When they are hunting, bobcats use this ability to quickly pounce on their prey. They stealthily move closer to their prey, and when they are ready to attack, they give one giant leap towards the animal they are hunting.
Their leaping abilities also come in handy when they want to cross narrow waterways or clear large fallen logs. Bobcats can also jump straight up to clear high fences.
Many animals engage in a behavior known as caching, where they store food to return to at a later time. Bobcats do this when they made a large kill, like a deer, that they can’t eat all at once.
They will eat their fill of the prey and then cover the rest of the carcass with snow, leaves, or dirt. Periodically, the bobcat then returns to dig up its leftovers and feed on the large prey for several more meals.
Often bobcats will stay close to their cached prey to keep other carnivores away. Scavengers like ravens and coyotes will quickly sniff out the free food and the bobcat needs to be around to defend their kill.
As urban areas expand in the United States, many bobcats include spaces in and around cities in their territory. These wild cats are rather shy and will try to avoid areas where there is a lot of human activity.
Even so, bobcat sightings are becoming more common in city parks and other urban spaces. Usually, these sightings are caught on security cameras as bobcats roam around at night when there are fewer humans about.
Bobcats include these urban areas in their hunting grounds as there are many birds, squirrels, and other small prey to be found in cities. There are some cases where bobcats feed off livestock or stray domestic animals.
Just like other animals, the bobcat has a variety of different walking styles, but one gait that it prefers. Bobcats typically walk in a way called ‘direct registering’. This is when the hind feet step directly on top of the spot where the front feet just stepped.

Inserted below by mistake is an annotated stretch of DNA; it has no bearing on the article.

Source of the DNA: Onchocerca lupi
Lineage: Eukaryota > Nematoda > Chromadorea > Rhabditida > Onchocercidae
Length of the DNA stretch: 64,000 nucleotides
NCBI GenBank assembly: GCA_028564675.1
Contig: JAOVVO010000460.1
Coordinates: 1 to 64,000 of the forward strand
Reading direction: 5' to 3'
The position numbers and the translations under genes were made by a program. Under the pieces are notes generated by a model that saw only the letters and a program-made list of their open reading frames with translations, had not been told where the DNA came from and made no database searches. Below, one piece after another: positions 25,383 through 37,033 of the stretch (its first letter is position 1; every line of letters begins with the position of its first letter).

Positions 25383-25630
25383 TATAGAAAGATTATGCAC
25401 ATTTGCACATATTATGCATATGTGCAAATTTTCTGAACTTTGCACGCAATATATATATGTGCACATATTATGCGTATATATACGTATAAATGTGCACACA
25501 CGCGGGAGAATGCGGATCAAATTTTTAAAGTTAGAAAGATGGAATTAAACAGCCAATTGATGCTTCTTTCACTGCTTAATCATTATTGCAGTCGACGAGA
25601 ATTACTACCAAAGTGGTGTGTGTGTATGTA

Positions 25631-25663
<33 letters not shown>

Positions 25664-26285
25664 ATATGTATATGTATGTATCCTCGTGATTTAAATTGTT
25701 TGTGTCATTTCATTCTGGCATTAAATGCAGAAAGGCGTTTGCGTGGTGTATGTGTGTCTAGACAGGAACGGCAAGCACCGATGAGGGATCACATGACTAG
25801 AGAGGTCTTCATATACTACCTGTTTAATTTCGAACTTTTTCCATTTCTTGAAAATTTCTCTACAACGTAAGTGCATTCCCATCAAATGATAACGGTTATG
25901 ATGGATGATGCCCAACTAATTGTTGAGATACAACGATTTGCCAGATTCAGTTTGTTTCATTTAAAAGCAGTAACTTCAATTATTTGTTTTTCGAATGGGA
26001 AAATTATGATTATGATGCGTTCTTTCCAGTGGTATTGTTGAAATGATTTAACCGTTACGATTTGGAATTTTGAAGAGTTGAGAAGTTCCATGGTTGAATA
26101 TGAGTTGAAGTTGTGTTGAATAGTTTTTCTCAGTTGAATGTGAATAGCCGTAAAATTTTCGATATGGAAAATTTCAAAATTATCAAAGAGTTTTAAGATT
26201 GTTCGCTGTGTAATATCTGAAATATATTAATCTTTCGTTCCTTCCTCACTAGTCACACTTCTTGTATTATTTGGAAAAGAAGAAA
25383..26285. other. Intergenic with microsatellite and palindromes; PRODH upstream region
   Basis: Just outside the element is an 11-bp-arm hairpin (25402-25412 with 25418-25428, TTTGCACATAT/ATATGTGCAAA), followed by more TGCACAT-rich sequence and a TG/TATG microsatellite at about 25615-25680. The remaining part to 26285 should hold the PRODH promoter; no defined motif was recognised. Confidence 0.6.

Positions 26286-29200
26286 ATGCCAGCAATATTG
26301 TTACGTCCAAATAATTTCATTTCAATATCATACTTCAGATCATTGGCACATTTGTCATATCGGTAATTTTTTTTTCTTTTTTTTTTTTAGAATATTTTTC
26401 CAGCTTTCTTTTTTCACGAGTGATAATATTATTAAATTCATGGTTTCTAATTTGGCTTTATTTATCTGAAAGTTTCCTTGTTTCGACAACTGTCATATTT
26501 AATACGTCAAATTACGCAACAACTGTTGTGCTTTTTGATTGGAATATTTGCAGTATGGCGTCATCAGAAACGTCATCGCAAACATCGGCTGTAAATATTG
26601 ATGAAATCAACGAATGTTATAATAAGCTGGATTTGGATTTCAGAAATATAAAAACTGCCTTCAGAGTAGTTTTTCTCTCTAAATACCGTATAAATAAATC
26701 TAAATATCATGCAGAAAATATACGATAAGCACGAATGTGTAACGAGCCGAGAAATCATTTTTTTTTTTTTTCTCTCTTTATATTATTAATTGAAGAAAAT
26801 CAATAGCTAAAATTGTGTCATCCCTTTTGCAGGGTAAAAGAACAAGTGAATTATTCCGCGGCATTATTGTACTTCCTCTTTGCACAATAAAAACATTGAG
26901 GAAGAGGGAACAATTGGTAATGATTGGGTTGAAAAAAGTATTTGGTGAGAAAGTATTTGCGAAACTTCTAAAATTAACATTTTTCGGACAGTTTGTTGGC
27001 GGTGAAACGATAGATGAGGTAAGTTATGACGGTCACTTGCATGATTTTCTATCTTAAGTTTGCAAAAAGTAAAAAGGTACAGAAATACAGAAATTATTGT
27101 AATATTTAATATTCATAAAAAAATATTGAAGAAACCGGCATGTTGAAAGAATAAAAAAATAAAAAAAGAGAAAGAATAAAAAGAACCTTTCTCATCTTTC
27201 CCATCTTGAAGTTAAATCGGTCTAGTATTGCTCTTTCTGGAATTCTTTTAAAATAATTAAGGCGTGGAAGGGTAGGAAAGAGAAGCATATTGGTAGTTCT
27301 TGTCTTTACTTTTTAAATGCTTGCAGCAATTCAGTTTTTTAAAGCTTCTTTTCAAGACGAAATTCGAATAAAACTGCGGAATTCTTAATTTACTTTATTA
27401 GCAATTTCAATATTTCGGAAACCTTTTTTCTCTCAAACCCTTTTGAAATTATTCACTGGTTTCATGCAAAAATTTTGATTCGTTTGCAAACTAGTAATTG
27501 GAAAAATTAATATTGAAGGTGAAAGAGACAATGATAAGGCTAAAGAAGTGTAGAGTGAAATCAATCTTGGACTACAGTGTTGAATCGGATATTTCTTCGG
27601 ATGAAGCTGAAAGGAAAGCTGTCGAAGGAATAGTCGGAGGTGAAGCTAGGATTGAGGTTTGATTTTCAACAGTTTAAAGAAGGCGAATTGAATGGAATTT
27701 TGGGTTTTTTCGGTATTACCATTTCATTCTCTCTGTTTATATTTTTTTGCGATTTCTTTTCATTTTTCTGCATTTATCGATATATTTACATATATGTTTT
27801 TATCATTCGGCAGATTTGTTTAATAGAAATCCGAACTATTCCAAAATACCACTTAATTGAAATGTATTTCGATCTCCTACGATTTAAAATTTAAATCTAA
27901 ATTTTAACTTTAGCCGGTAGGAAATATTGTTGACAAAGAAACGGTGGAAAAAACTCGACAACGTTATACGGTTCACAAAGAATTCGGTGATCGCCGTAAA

If you follow a bobcat’s trail, you’ll see a zigzag pattern where the front and back paw prints are close together. Sometimes the back prints are even ahead of the front prints—this is called an overstep.
Although bobcats are proficient hunters themselves, there are other bigger and more dangerous animals who may want to hunt them in turn. Mountain lions, wolves, and bears are the main predators that can be a danger to bobcats.
Despite their small size, adult bobcats are fierce and will usually fight back when a larger carnivore tries to attack them or steal their prey. Bobcat kittens are usually the ones in danger, as they can easily be carried off by coyotes, foxes, and owls.
Besides their excellent jumping skills, bobcats are also highly proficient at climbing. These nimble creatures will often climb trees while hunting or resting.
If a bobcat is hunting a bird or squirrel that escaped up a tree, it can easily climb up after the prey. In cases where a bobcat needs to escape from a predator, a tree is also a safe place for them to hide.
As we’ve established, the bobcat and Canada lynx may look similar, but they are in fact different species. The lynx lives in the colder environment of Canada, while the bobcat makes its home across the US. On the few occasions that the two meet at the border, hybrids can be born.